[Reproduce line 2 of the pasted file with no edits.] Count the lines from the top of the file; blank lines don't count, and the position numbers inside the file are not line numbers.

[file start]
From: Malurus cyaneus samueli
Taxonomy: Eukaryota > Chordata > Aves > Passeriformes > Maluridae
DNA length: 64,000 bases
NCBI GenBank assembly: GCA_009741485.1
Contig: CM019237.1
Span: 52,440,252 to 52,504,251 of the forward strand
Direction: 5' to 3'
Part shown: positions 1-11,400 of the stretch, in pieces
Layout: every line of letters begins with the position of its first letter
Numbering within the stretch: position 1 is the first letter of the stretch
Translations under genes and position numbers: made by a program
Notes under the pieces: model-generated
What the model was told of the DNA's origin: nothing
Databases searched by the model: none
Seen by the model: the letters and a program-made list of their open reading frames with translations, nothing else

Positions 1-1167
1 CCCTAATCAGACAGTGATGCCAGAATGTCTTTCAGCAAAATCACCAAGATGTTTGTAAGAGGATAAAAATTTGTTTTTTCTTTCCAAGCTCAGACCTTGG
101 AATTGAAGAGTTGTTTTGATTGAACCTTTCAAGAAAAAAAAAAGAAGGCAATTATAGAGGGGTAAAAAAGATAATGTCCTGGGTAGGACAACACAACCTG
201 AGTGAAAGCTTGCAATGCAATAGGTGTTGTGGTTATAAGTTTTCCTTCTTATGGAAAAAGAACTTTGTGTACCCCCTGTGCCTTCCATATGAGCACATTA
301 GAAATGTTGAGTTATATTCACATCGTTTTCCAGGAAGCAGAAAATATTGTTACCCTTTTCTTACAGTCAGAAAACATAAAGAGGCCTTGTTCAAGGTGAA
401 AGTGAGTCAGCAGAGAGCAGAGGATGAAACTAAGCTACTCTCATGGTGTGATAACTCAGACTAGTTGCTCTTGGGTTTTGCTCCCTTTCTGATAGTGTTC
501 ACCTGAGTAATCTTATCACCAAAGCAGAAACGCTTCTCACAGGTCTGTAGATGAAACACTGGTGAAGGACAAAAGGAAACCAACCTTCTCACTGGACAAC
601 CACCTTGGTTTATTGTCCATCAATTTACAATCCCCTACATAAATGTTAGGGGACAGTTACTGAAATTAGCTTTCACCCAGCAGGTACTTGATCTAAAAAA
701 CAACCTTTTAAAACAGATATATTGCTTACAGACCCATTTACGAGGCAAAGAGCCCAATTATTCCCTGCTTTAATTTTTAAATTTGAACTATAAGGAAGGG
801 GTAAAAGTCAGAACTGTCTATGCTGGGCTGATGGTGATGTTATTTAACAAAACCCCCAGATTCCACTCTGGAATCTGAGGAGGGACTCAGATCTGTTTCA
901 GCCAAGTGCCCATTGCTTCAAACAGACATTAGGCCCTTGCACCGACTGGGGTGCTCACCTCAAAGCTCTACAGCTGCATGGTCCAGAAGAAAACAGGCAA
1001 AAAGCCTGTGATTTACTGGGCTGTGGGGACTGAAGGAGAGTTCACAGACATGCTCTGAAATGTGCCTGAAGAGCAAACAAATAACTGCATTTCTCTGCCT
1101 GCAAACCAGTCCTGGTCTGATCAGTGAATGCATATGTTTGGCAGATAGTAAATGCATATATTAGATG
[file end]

Taxonomy: Eukaryota > Chordata > Aves > Passeriformes > Maluridae